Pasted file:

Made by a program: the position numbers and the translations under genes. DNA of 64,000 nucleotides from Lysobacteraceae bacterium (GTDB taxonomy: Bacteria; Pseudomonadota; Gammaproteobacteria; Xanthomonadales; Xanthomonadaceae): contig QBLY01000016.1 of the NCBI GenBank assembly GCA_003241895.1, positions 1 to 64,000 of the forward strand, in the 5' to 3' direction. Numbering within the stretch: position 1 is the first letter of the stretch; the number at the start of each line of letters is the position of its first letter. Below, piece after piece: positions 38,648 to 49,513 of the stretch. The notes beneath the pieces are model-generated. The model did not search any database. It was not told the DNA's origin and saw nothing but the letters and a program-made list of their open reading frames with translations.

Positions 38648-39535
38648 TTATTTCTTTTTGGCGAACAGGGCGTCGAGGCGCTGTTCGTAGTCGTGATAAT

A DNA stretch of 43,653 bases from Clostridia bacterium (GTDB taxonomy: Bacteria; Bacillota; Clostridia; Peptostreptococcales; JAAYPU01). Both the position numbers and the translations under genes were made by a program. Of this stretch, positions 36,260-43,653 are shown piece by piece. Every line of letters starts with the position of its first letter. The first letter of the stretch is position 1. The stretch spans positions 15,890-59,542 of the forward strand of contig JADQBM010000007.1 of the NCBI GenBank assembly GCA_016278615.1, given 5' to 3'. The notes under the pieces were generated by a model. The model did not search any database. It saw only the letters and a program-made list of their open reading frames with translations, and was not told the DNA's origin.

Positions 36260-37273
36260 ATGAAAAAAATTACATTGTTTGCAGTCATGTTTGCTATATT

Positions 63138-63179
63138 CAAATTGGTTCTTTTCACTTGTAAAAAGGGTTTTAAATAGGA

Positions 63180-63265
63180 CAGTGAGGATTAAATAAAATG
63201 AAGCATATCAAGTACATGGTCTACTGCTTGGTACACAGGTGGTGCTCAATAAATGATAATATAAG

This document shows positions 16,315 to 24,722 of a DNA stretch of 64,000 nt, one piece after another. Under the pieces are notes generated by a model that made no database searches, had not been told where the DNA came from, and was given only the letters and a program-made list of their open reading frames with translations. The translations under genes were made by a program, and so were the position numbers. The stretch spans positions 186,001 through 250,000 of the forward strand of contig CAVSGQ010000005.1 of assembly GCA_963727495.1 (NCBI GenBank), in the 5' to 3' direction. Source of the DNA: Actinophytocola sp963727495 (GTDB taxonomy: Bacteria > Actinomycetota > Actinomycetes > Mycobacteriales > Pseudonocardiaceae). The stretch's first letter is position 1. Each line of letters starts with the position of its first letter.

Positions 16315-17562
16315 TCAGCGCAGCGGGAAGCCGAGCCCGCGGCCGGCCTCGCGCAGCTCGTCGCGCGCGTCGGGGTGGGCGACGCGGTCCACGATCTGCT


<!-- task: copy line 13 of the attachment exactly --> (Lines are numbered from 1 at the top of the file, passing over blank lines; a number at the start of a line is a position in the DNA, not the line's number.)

Positions 16315-17562